The super-rich Americans of the 20th century tended to have lots and lots of a thing — say, oil, if you were a Rockefeller, or steel if you were a Carnegie. But look around today: The country isn't exactly full of timber barons.
That's because the US economy underwent a major transformation starting in the 1960s, argues Roger Martin, a management expert and author of the article “The Rise and Likely Fall of the Talent Economy.”
Around that time, companies found they could gain a competitive advantage by hiring highly talented people to invent new products and market them to consumers. Companies like Proctor & Gamble and General Electric rose to the top, while resource giants like Bethlehem Steel and Sinclair Oil began to falter.
“Talent started to say, ‘Hey, it’s not the capital, it’s not the people with the money bags, and it’s not the people with the natural resources — it’s me,” Martin says.
The growth of that "knowledge economy" has largely been a good thing for innovation. Leaders of tech companies get paid a lot of money because they create products people find useful and are willing to pay for. And when their companies become successful, they hire more people and grow the economy.
“It’s a positive-sum game,” Martin says.
But that isn’t the case across the board. Hedge fund managers, for example, make their money trading public securities. “It’s a zero-sum game, which doesn’t really create much societal value,” Martin says. Still, "it’s definitely the industry that is creating the most personal wealth in America."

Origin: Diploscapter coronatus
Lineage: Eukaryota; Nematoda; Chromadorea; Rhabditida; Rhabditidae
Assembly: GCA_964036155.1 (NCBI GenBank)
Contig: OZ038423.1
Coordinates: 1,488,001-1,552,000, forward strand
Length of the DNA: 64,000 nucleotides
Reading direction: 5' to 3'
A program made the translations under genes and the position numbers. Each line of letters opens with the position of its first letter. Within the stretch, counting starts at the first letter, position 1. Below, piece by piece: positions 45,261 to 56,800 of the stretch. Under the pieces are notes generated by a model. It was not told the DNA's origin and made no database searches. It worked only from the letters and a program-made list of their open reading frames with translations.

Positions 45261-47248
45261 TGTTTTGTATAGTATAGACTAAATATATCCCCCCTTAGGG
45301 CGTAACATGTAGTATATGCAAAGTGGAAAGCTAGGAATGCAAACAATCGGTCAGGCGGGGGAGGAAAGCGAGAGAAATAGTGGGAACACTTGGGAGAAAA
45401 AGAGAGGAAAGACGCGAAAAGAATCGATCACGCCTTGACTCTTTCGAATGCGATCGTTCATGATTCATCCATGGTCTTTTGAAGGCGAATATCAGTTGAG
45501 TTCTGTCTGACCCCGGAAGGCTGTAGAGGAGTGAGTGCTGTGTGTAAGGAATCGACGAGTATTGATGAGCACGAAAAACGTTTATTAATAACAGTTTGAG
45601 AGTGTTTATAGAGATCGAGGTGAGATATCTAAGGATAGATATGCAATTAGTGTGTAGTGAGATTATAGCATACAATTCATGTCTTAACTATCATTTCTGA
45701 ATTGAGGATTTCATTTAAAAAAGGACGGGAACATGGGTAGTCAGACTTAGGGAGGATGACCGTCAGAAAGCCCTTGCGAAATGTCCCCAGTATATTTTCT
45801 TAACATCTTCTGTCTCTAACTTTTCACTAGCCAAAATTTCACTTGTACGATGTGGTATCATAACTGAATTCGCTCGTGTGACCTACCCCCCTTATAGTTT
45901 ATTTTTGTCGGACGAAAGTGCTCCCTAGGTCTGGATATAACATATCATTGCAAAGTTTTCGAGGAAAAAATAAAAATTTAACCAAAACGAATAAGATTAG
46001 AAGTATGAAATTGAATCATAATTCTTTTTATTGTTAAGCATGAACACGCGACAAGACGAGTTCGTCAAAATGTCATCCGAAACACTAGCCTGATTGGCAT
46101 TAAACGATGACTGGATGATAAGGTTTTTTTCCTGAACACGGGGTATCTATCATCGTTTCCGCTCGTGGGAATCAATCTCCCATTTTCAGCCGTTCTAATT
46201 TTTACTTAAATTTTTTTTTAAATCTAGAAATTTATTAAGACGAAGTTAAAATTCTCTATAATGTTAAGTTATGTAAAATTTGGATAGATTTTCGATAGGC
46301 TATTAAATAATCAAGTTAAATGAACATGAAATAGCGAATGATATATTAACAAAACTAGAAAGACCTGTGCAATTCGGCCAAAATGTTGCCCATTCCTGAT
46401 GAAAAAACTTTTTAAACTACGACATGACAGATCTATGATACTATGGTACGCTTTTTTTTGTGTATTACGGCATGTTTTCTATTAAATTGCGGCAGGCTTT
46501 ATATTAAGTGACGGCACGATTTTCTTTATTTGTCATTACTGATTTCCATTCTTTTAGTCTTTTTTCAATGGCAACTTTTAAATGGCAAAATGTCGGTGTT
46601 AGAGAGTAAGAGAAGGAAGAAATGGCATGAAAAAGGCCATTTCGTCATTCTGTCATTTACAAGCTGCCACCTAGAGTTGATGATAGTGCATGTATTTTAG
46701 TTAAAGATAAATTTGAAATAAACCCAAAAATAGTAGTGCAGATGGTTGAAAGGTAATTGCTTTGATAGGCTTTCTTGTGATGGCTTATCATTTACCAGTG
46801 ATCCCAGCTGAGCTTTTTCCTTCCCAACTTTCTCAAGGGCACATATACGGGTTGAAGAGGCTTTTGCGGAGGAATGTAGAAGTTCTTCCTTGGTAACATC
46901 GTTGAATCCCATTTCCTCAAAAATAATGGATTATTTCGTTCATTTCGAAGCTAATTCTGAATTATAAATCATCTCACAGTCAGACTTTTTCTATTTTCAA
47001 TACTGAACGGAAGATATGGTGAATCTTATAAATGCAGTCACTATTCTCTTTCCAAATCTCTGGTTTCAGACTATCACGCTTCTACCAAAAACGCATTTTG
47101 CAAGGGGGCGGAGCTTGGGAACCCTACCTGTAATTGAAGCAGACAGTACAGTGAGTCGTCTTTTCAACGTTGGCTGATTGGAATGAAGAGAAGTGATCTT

Between 1978 and 2013, the average compensation for CEOs at the biggest 350 companies in the US increased by 937 percent. That whopping gain didn’t happen because CEOs are more talented today than they used to be — it’s because we try to incentivize people in much the same way we did before the 1960s transformation.
“I think it’s a huge fallacy that these CEOs are highly motivated by extra compensation,” Martin say. “All the CEOs I work with say, ‘They’re paying me a ridiculous amount.’”
If you give someone a physical task, like moving rocks, and offer to pay them more for moving more rocks, they’ll do it. But if the person you’re dealing with is doing a mental task rather than a physical one, more money actually serves as a disincentive and hinders problem-solving. “It freaks you out,” Martin says.
“The value of monetary incentive compensation is vastly, vastly overestimated,” he believes. “If you shrunk in half the CEO compensation in America, there would be absolutely no diminution of the quality of management.” Plus, he says, “they wouldn’t complain.”
We’re not so sure about that last bit, but hey, it’s worth a shot.